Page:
Posted on | January 29, 2012
I first became interested in minimalism as an undergraduate while studying painting. I recall reading Sol LeWitt’s “Sentences on Conceptual Art” and being taken by his statement: “Successful art changes our understanding of the conventions by altering our perceptions.” This radically changed how I viewed many minimalist works moving forward. Monochromatic pieces like Rauschenberg’s white canvases, which influenced John Cage’s 4’33″, took on a whole new meaning for me. It became apparent that environment, lighting, sound and smell, etc. could alter the viewers perception of an artwork. Over the years, the essence of these ideas have always resonated with me. Whether in my performance work, videos, net.works, sound or music, the idea of challenging perception has always been key.
Recently, I’ve been thinking a lot about the general understanding of noise. Most people would consider it a distrubance to an otherwise desired experience. Static during a weak radio or television transmission or a child crying during a church sermon could be seen as anomalies that “ruin” the expected outcome of an otherwise desired event. Over the years we’ve attempted to purify these experiences with technologies that attempt to filter the noise from our lives. Dolby Laboratories, during the heyday of cassettes tapes, developed a noise reduction system that was built into most stereo compontents. This filter emphasized the audible frequency range and diminished tape hiss, an artifact of the recording process similar to white noise. Wet cleaning vinyl records became a popular method for audiophiles to reduce the crackle and pops from LP playback. And more recently, digital or internet radio has all but eliminated weak signal noise or static common with old antenna tuners.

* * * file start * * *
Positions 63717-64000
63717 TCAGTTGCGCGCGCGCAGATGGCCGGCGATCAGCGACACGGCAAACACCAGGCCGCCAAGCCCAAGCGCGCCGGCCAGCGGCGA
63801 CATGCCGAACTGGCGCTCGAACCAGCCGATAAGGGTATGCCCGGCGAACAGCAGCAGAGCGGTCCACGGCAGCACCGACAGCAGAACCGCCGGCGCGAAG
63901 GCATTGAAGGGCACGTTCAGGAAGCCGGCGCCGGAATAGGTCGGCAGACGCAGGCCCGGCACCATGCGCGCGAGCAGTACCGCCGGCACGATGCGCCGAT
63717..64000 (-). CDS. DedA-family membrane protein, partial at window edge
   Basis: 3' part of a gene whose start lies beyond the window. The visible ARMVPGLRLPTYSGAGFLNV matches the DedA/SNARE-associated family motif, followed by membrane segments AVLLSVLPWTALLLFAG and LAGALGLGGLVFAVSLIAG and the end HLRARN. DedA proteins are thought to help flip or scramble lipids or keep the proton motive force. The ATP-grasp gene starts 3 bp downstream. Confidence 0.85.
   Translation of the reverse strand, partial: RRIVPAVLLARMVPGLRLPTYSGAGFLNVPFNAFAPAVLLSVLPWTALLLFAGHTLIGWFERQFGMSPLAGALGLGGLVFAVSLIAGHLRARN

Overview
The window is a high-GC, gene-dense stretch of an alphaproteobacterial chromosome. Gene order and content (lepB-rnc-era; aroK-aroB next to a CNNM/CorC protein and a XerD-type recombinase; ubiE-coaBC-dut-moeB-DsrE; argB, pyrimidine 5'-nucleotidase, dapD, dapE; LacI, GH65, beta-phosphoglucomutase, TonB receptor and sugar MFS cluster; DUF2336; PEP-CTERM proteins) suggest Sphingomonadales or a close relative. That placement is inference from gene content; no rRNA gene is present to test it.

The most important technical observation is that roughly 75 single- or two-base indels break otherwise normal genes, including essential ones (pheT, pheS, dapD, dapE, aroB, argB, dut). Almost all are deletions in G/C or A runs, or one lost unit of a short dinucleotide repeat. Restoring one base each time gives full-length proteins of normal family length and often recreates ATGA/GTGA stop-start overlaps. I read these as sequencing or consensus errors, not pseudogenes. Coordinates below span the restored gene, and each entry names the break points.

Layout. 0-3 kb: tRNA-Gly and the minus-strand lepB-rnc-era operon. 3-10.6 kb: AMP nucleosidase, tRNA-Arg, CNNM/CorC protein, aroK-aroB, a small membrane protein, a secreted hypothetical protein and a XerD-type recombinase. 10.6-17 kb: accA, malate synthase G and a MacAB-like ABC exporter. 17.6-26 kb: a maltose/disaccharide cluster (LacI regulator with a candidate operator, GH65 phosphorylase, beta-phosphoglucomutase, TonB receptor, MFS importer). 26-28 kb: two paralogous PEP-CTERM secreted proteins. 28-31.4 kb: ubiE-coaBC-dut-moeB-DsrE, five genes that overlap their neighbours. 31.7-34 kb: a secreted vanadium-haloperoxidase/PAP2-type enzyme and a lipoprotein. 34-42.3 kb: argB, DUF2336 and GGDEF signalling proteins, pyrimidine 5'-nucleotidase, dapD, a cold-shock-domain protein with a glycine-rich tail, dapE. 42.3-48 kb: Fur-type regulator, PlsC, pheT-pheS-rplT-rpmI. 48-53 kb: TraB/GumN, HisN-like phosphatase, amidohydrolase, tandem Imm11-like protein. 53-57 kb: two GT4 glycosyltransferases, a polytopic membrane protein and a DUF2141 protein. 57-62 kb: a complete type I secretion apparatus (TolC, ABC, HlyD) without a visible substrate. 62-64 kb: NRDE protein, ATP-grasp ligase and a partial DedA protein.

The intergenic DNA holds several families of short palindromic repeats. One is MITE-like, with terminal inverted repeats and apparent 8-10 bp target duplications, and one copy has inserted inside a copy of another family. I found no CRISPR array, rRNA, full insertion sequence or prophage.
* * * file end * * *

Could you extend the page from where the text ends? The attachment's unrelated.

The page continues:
In a system similar to composting, the works in the Signal To Noise series recycle a particular medium’s inherent, undesirable sonic traits (cassettes hiss, radio static, digital music compression etc.) and presents them for consideration as the final work of art.
Clicks and Cuts:
20 minutes of equalized record clicks and pops pressed back onto 10″ clear vinyl records.
Edition of 5 albums.
IEC Type II:
C-90 Type II. cassette tape.
45 minutes of equalized tape hiss per side.
Edition of 9 cassettes.
40 minutes of isolated mp3 compression.
Edition of 4 iPods containing the mp3 file.
Presented on Apple mini’s for the exhibition.
Live FM tuner static being rebroadcast in full stereo on 93.5 MHz FM over an approximate
distance of 4-5 miles.
- jason.sloan discussing the signalTo.noise series on Baltimore’s NPR affiliate WYPR. Original air date 1/27/12 -1/28/12
- Review of Signal To Noise at Disquiet
The signal.toNoise exhibition will be on view Friday, Jan. 27 through Sunday, March 11 at the Maryland Institute College of Art. Pinkard Gallery (1401 W. Mount Royal Ave.). A reception will be held on Friday, Jan. 27, 5-7 p.m.